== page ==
This book is a mixed bag.

The first half is fascinating. It breaks down the science of what happens to cells in the body when they age and how research has been able to adjust or change the rate of ageing and even reverse it in animal experiments (which are thoroughly upsetting to read about). None of these results can be extrapolated to humans just yet but the author is hopeful that the next few decades will show great progress.

One chapter outlines the ways that we can slow ageing. While none of the pointers were new information, the book did a good job of explaining why each of these things has an impact. To sum them up – intermittent fasting, a plant-based diet, exercise, controlled and measured exposure to extreme temperatures to boost cell reproduction for survival, and taking certain kinds of supplements (resveratrol and NAD boosters or NMN supplements; NOT all your vitamins!). Although, the author very specifically claims that he’s not prescribing or recommending supplements because that whole industry is largely unregulated and whether they work has mixed results. By the time I read all this, I felt like the book’s title is essentially clickbait.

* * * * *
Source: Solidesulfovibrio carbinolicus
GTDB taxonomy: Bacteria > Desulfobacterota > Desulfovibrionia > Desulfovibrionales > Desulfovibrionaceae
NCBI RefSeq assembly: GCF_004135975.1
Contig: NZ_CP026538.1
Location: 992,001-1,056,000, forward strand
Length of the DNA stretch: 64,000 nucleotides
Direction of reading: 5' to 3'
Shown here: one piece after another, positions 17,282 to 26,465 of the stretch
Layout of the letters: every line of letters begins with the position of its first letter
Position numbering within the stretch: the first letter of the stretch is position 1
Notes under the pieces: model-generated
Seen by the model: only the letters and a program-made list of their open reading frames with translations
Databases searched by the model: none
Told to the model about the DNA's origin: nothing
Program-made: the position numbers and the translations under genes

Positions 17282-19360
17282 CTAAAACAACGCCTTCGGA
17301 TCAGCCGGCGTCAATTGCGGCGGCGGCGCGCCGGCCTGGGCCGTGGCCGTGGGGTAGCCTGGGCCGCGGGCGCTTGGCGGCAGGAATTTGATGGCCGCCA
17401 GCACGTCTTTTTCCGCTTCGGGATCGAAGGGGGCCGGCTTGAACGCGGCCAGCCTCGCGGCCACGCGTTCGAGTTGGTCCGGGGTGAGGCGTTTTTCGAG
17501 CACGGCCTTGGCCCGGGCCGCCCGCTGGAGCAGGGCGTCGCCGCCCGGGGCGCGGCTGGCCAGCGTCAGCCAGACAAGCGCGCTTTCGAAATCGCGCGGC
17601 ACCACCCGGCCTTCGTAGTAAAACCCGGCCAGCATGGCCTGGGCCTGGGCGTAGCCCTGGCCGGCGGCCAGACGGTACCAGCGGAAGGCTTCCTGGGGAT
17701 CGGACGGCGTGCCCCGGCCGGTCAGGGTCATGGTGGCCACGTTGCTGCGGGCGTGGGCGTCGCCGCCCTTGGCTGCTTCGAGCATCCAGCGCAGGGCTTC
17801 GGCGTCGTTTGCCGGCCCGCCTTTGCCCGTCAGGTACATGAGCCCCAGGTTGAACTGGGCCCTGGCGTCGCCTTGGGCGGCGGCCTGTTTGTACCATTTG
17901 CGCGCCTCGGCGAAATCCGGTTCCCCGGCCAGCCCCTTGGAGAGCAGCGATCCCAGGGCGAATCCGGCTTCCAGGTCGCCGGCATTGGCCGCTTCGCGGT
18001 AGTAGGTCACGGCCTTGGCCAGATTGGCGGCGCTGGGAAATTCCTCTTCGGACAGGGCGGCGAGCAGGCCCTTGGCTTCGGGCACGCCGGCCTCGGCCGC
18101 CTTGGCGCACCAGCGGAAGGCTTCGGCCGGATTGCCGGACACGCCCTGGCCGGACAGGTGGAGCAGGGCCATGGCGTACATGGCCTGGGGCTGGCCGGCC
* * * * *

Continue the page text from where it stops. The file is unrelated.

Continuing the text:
The last section of the book is long-winded and meanders about everything under the sun and how it all relates to the morality, science and innovation of preventing ageing. 

The main takeaway is that, instead of the last few decades of life being mired in disease and decline, if science can increase healthy ageing, then that is a huge accomplishment. 

It does make an effective case for that. That is a hopeful message.

If one is really interested in the nitty-gritties then it’s worth reading this. Otherwise, simply googling some talks by the author may suffice.

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